Homage to Two Octogenarian Women

by Evelyn Hooven (December 2015)

 

                       I

         (The restaurant)

The woman in the restaurant

Asks the words for thank you, please, yes.

The waiter thinks he is patient

With strangers,

But she mispronounces

Each word every time.

“A third wine,” he crows

All the way to the bar, “for that

Old woman seated there.”

 She hears but little

Though sees and tries

To puzzle the whole thing out.

 

I thought it was good

(But now I’m unsure)

To learn a traveller’s song—

A kind of migratory air

As old sounds fade

But I must be doing it wrong.

What should I do

At this age alone

When the lost children

Shriek or salute?

Is public demeanor

False or mute?

Is public demeanor

Mute and sure?

 

I’ll never take three glasses

Or, if so, won’t explain,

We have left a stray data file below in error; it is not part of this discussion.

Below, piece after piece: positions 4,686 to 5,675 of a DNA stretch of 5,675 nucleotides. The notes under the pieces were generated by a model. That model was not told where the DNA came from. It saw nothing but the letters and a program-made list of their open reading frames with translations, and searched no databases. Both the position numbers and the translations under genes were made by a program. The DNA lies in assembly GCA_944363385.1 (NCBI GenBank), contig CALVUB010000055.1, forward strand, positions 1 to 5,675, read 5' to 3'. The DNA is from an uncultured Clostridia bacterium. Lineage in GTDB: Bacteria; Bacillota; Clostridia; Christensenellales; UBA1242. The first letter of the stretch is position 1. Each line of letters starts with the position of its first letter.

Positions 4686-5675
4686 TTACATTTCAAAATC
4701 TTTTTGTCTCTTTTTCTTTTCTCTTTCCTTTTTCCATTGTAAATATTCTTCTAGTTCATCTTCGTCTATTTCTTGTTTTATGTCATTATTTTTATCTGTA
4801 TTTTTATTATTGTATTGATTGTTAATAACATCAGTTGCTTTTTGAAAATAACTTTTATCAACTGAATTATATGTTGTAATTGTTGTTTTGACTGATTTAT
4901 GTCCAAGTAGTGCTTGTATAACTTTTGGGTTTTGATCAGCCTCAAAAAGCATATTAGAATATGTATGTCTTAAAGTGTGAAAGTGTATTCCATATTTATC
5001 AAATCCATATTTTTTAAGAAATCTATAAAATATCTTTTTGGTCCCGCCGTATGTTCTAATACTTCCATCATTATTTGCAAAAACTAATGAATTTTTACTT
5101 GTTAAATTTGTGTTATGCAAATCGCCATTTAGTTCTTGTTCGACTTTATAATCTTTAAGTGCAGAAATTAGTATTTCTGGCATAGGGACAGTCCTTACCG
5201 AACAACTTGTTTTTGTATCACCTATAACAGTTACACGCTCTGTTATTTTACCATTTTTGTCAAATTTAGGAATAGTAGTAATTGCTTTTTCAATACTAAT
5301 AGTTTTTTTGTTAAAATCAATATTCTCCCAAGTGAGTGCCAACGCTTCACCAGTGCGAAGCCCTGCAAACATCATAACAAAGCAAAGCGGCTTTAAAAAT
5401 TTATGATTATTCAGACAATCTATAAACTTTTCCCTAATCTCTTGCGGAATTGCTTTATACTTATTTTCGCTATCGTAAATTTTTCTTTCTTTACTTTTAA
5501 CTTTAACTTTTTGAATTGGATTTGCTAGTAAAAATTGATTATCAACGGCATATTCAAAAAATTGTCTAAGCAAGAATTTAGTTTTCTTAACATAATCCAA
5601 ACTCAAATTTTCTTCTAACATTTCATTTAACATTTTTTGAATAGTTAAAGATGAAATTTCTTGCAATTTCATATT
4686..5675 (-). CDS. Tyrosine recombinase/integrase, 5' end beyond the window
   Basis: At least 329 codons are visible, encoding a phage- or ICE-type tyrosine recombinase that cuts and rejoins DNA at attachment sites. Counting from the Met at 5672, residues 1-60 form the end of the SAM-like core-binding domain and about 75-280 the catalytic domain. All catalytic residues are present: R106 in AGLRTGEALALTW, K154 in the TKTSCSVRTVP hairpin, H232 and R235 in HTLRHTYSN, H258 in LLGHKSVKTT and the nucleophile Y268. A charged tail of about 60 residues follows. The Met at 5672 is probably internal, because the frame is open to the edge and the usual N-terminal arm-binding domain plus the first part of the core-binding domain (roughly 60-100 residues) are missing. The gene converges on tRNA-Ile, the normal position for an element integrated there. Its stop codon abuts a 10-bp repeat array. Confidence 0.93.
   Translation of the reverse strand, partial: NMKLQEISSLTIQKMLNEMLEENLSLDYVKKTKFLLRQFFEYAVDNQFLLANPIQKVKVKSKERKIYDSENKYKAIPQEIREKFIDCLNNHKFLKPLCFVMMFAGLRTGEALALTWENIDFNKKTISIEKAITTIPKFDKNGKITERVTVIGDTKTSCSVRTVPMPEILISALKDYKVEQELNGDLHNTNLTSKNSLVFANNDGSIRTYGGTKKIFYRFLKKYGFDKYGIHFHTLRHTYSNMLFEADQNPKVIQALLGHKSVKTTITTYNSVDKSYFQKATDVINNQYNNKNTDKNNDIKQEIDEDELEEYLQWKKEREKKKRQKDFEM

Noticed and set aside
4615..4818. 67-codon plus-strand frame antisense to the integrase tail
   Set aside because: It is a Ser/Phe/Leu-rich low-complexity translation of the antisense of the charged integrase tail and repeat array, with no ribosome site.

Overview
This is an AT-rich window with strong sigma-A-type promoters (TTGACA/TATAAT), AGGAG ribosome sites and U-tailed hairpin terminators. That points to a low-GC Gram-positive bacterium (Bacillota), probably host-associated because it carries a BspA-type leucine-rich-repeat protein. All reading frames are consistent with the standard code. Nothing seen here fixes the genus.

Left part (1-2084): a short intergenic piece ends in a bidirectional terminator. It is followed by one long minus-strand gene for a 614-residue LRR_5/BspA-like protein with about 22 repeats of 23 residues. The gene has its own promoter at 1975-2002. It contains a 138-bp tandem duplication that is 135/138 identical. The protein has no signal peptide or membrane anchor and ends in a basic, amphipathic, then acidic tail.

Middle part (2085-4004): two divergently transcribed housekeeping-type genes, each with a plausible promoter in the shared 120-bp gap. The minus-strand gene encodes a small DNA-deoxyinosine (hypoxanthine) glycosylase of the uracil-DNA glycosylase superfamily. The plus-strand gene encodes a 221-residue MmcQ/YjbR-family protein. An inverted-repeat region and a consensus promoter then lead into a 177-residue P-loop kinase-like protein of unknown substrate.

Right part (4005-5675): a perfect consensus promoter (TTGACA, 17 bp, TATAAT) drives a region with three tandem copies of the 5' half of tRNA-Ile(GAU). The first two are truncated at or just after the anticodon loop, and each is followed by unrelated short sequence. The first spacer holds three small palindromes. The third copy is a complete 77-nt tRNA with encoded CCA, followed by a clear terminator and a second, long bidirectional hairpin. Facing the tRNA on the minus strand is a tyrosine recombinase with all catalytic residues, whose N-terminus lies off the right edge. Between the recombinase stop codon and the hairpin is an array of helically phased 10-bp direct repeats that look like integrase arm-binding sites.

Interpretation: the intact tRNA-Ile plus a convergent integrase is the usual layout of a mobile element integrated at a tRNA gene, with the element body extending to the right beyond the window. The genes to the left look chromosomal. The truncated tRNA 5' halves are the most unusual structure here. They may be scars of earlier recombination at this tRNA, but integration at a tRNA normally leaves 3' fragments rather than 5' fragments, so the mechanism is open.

Never appear as a dreamer

But let the reverie come

And hold, hold down

The solemn, fugitive croon.

 

                   II

     (The Morgan Gallery)

 

The cape she spreads

On Morgan’s mansion stairs

Is pure medieval green.

Passers-by stare

As though she were an extra

In a period piece.

Stranger than Teiresias

She looks at anything but us.  .  .

A Director’s small mistake.

 

But what does she hold

With a grasp like death,

How many years to enchant

Those sundries in her violet tote

To Necessity’s grave weight?

What does she carry,

Why such a hold?

Is it at us that she stares?

 

 

____________________________

 

Evelyn Hooven graduated from Mount Holyoke College and received her M.A. from Yale University, where she also studied at The Yale School of Drama.  A member of the Dramatists’ Guild, she has had presentations of her verse dramas at several theatrical venues, including The Maxwell Anderson Playwrights Series in Greenwich, CT (after a state-wide competition) and The Poet’s Theatre in Cambridge, MA (result of a national competition). Her poems and translations from the French have appeared in ART TIMES, Chelsea, The Literary Review, THE SHOp: A Magazine of Poetry (in Ireland), The Tribeca Poetry Review, Vallum (in Montreal), and other journals, and her literary criticism in Oxford University’s Essays in Criticism.

 

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